ZCZC MIATCDAT1 ALL
TTAA00 KNHC DDHHMM
Tropical Storm Fay Discussion Number 2
NWS National Hurricane Center Miami FL AL062020
1100 PM EDT Thu Jul 09 2020
Satellite imagery and surface observations indicate that the
circulation center of Fay is elongated northeast-southwest, with
satellite and radar data showing a strong convective cluster at the
northeastern end of the elongation. There have been no
observations near the center during the past few hours, and the
initial intensity is held at 40 kt based mainly on continuity from
the previous advisory. An Air Force reserve Hurricane Hunter
aircraft is currently enroute to investigate Fay.
Due to the elongated center and the possibility the center is
trying to re-form near the convection, the initial motion is a
somewhat uncertain 010/7. There is no change to the forecast
philosophy from the previous advisory, and essentially no change to
the forecast track. Fay is expected to move generally northward
between a high pressure ridge over the western Atlantic and an
approaching mid-latitude trough for 24-36 h, followed by a turn
toward the north-northeast until dissipation between 60-72 h. The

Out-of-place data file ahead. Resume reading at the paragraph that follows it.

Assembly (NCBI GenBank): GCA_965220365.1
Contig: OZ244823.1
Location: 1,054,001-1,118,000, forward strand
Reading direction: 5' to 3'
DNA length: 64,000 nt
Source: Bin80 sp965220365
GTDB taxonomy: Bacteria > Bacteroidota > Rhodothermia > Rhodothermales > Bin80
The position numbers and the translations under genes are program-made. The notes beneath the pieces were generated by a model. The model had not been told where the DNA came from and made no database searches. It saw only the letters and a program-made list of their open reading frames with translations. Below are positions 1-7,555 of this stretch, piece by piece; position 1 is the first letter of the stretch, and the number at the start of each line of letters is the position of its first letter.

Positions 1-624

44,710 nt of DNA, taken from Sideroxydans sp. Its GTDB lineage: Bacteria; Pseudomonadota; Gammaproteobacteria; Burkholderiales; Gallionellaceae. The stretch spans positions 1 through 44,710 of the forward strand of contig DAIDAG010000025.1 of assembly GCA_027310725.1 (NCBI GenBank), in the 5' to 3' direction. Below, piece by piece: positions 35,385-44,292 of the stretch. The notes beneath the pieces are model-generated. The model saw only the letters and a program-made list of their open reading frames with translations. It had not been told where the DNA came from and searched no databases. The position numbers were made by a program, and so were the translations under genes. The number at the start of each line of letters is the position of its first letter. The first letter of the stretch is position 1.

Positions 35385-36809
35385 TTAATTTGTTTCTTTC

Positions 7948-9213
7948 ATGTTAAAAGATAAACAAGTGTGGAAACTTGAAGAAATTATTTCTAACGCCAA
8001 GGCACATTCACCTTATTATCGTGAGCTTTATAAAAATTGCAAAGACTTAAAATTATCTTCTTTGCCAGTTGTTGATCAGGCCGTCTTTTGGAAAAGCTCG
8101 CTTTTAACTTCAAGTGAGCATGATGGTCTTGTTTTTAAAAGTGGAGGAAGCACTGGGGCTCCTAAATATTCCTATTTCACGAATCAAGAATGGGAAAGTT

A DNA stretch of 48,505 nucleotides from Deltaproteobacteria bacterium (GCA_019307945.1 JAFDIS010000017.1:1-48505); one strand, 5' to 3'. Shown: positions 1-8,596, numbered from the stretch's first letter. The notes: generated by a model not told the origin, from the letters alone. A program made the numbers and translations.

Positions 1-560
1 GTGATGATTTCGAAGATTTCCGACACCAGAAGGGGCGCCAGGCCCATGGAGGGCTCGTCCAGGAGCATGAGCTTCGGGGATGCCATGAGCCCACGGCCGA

guidance is in generally good agreement with this scenario, and the
new forecast lies close to the various consensus models.
Fay is currently over the Gulf Stream and within an area of light
to moderate westerly shear caused by an upper-level trough to its
west and southwest. This is producing an environment that should
allow a little strengthening for the next 12-24 h. After that, the
storm should weaken as it passes over cooler waters north of the
Gulf Stream, followed by landfall over the northeastern United
States. The new intensity forecast follows the trend of the
previous forecast in calling for extratropical transition between
48-60 h and dissipation shortly thereafter.
1. Fay is expected to produce 3 to 5 inches of rain with isolated
totals of 8 inches along and near the track across the mid-Atlantic
states into southeast New York and southern New England. These rains
may result in flash flooding where the heaviest amounts occur.
Widespread river flooding is not expected at this time.
2. Tropical storm conditions are expected along portions of the
mid-Atlantic and northeast coast Friday and Friday night, and a
Tropical Storm Warning is in effect for the coasts of New Jersey,
New York and Connecticut, including Long Island.
FORECAST POSITIONS AND MAX WINDS
INIT 10/0300Z 36.3N 74.8W 40 KT 45 MPH
12H 10/1200Z 37.7N 74.6W 45 KT 50 MPH
24H 11/0000Z 39.9N 74.1W 45 KT 50 MPH
36H 11/1200Z 43.0N 73.3W 30 KT 35 MPH...INLAND
48H 12/0000Z 46.7N 71.7W 25 KT 30 MPH...INLAND
60H 12/1200Z 50.2N 69.3W 25 KT 30 MPH...POST-TROP/EXTRATROP